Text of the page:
All statistical analysis were conducted using SAS software (version 9.3; SAS Institute Inc., Cary, NC, USA).

Results

Characteristics of the study population. Characteristics of the 376 and 550 mother–newborn pairs in, respectively, the INMA and the ENVIRONAGE cohort are shown in Table 1. INMA mothers were more likely to be primiparous, older, lower educated, of European origin, and had lower BMI compared with mothers from ENVIRONAGE. The mean birth weight was lower and placental mtDNA content higher in INMA newborns compared with newborns from ENVIRONAGE.
Table 1 Characteristics of INMA and ENVIRONAGE participants.
CharacteristicsINMA (n = 376)ENVIRONAGE (n = 550)
Maternal
Age (years)32.2 ± 3.9*29.0 ± 4.6*
Smoking
Never170 (45.2)*354 (64.4)*
Quit smoking before week 12143 (38.0)*119 (21.6)*
During entire pregnancy63 (16.8)*77 (14.0)*
Education
Primary school or none75 (20.0)*67 (12.2)*
Secondary school167 (44.4)*203 (36.9)*
University134 (35.6)*280 (50.9)*
Parity
1212 (56.4)299 (52.4)
2138 (36.7)195 (35.5)
≥ 326 (6.9)56 (10.2)
Prepregnancy BMI (kg/m2)23.5 ± 4.424.1 ± 4.5
Ethnicity
European343 (91.2)485 (88.2)
Non-European33 (8.8)65 (11.8)
Cohort
Valencia63 (16.8)NA
Asturias37 (9.8)NA
Sabadell120 (31.9)NA
Gipuzkoa156 (41.5)NA
ENVIRONAGENA550 (100.0)
Time spent at home
> 15 hr/day214 (56.9)NA
≤ 15 hr/day162 (43.1)NA
Newborn
Gestational age (weeks)39.9 ± 1.339.3 ± 1.2
Sex
Male194 (51.6)277 (50.4)
Female182 (48.4)273 (49.4)
Season at birth
January–March99 (26.3)156 (28.4)
April–June102 (27.1)131 (23.8)
July–September92 (24.5)143 (26.0)
October–December83 (22.1)120 (21.8)
Preterm delivery (< 37 weeks)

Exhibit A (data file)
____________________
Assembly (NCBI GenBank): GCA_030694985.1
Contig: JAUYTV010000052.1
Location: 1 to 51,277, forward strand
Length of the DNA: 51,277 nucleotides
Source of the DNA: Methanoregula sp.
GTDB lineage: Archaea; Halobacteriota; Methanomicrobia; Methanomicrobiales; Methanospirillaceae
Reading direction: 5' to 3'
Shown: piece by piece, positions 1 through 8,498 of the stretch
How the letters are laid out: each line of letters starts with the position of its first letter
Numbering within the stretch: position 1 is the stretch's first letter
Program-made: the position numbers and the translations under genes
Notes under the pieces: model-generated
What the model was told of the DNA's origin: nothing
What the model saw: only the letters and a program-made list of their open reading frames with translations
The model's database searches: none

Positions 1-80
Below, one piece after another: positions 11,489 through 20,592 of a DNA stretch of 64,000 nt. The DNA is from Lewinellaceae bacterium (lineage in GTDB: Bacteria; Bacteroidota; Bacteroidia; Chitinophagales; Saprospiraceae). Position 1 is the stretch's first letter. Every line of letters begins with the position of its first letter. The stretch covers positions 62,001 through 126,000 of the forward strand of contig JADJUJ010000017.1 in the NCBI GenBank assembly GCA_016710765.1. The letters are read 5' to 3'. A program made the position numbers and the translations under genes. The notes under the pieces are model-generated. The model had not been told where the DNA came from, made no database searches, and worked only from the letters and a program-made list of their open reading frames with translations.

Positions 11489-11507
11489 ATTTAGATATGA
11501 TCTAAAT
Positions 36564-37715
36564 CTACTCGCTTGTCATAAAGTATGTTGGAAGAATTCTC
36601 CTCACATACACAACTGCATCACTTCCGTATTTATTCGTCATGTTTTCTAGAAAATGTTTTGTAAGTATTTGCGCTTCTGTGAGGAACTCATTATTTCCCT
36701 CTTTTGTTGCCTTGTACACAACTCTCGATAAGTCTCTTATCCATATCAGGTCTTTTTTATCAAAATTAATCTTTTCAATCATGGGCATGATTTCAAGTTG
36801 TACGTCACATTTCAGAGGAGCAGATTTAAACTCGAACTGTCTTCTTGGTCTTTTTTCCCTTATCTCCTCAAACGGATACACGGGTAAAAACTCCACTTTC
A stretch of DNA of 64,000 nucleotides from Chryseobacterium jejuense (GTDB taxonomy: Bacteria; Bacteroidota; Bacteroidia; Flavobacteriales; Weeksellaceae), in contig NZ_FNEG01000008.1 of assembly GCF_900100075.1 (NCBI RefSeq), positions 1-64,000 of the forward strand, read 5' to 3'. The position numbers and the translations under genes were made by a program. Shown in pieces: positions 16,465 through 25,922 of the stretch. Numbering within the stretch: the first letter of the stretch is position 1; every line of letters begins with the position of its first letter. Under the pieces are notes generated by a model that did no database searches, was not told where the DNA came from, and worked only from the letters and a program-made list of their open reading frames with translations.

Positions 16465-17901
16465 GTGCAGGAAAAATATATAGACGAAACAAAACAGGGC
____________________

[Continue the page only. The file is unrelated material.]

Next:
Yes7 (1.9)14 (2.6)
No369 (98.1)536 (97.5)
Vaginal delivery
No322 (85.6)521 (94.7)
Yes54 (14.4)29 (5.3)
Birth weight (g)3,290 ± 423*3,429.6 ± 432*
Placental mtDNA content1.3 (1.1–1.5)*1.0 (0.7–1.4)*
NA, not applicable. Continuous covariates expressed by mean ± SD or geometric mean and 25–75th percentile; categorical covariates are described by frequencies (%). Differences between cohorts were assessed using independent t-tests. Subjects without available information have been excluded before performing the independent t-tests.*p < 0.05.
The mean (± SD) pregnancy average exposure to NO2 was 25.5 ± 11.4 μg/m3 and 21.1 ± 4.2 μg/m3 in INMA and ENVIRONAGE, respectively. Similar differences in exposure levels between cohorts were observed in the mean trimester concentrations (Table 2).
Table 2 Descriptive statistics of prenatal NO2 exposure (μg/m3).
NO2 exposure (μg/m3)Mean ± SDP5P25P50P75P95ra
INMA (n = 376)
Trimester 126.1 ± 12.95.616.423.133.774.20.91*
Trimester 225.6 ± 11.65.716.424.831.274.70.93*
Trimester 325.7 ± 12.15.716.923.832.374.40.92*
Entire pregnancy25.5 ± 11.45.717.224.032.366.7
ENVIRONAGE (n = 550)
Trimester 120.7 ± 6.17.316.320.224.939.20.61*
Trimester 220.8 ± 6.08.616.220.525.146.00.86*
Trimester 321.4 ± 6.19.216.920.825.640.30.66*
Entire pregnancy21.1 ± 4.212.618.220.823.740.3